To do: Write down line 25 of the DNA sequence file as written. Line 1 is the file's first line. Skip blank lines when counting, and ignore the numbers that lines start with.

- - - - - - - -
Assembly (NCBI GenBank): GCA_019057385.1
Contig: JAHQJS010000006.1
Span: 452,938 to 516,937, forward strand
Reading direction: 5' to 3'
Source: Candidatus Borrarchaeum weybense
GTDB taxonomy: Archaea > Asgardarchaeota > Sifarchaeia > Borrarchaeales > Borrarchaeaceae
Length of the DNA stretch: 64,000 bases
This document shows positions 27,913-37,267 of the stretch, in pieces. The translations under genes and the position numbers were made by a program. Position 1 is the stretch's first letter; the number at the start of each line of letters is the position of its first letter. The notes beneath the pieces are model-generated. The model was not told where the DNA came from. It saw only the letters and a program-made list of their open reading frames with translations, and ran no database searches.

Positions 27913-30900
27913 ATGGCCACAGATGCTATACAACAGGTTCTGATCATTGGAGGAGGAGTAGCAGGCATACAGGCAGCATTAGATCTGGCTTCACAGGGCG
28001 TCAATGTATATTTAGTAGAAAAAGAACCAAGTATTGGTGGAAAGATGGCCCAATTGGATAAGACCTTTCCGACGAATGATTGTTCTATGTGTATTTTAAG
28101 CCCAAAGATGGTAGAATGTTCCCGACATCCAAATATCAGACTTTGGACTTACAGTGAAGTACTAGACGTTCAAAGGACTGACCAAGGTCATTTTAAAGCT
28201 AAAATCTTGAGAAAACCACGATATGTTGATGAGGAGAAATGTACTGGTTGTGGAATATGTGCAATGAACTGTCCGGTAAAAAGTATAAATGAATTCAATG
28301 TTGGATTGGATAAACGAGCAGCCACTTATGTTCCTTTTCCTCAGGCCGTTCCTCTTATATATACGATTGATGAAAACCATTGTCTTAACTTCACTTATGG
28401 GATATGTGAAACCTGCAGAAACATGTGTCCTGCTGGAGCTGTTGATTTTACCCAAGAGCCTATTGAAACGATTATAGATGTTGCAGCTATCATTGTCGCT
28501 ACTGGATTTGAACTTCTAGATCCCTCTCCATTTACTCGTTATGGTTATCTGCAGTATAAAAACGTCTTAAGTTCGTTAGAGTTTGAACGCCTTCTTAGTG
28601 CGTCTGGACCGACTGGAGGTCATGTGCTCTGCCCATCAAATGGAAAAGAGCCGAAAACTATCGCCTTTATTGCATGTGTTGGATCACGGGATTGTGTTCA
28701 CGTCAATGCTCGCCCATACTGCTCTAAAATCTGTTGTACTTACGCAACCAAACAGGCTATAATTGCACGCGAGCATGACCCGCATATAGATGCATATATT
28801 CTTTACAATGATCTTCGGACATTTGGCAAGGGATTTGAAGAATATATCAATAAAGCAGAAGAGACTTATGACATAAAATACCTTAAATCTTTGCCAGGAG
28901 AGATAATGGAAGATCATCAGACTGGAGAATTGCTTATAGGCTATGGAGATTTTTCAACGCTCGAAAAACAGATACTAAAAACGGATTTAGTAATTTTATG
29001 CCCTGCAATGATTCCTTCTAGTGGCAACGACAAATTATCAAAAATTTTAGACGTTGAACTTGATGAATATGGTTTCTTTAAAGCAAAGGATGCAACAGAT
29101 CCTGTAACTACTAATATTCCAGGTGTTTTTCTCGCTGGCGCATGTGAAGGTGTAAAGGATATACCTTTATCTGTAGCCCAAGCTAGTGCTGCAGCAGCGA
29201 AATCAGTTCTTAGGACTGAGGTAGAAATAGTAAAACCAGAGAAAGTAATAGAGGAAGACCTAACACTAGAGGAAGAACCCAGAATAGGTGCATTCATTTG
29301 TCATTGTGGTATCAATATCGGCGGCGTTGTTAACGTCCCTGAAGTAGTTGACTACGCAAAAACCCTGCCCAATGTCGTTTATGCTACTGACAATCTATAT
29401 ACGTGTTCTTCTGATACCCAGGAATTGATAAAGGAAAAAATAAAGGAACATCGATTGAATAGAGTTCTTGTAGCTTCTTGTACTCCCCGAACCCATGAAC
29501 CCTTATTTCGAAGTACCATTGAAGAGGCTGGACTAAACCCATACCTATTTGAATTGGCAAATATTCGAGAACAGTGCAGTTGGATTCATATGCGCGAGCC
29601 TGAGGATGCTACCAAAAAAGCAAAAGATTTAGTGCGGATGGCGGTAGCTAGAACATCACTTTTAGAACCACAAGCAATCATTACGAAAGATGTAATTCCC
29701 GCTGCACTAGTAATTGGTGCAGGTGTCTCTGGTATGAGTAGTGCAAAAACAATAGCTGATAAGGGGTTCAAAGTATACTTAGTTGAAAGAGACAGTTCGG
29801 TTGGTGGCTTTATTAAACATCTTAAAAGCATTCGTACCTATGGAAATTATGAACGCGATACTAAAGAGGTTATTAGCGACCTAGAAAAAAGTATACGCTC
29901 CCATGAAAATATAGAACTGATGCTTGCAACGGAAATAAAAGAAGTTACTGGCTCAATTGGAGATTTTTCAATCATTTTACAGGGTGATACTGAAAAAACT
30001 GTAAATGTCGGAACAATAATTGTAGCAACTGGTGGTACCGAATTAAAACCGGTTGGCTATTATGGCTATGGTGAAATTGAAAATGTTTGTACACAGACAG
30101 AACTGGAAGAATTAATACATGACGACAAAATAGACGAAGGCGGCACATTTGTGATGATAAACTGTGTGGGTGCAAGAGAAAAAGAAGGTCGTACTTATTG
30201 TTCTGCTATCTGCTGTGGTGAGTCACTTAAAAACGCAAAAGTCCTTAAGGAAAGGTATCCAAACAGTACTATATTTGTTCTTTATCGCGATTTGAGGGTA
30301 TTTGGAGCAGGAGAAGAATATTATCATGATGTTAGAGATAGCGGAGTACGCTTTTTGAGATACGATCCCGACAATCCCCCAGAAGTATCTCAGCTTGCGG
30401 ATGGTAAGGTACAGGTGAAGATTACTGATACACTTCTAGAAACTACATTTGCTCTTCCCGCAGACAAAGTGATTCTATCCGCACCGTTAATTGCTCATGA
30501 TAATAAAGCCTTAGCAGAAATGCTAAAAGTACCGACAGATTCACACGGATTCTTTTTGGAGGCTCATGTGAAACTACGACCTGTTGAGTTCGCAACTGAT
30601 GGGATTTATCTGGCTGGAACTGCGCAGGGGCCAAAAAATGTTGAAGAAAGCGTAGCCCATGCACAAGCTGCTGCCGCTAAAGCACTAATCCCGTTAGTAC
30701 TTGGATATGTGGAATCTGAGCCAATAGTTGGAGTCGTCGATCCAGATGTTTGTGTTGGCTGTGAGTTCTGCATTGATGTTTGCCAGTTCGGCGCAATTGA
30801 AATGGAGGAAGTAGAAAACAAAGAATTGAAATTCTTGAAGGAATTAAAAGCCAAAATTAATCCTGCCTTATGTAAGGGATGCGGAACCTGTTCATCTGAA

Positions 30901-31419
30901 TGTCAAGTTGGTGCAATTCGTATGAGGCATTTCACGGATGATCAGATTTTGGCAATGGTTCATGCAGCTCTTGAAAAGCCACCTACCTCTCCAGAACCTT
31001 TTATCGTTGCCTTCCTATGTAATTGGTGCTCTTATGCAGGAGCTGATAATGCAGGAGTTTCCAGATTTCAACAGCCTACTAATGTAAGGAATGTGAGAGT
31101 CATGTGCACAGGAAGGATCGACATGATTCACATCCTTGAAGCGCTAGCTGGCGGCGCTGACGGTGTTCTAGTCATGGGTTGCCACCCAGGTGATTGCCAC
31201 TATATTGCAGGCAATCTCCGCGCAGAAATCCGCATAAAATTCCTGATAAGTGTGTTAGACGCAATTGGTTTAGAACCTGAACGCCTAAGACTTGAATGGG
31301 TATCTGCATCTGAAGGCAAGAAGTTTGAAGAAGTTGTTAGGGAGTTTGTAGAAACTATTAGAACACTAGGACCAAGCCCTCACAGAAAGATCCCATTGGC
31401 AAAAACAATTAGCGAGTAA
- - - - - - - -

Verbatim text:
29401 ACGTGTTCTTCTGATACCCAGGAATTGATAAAGGAAAAAATAAAGGAACATCGATTGAATAGAGTTCTTGTAGCTTCTTGTACTCCCCGAACCCATGAAC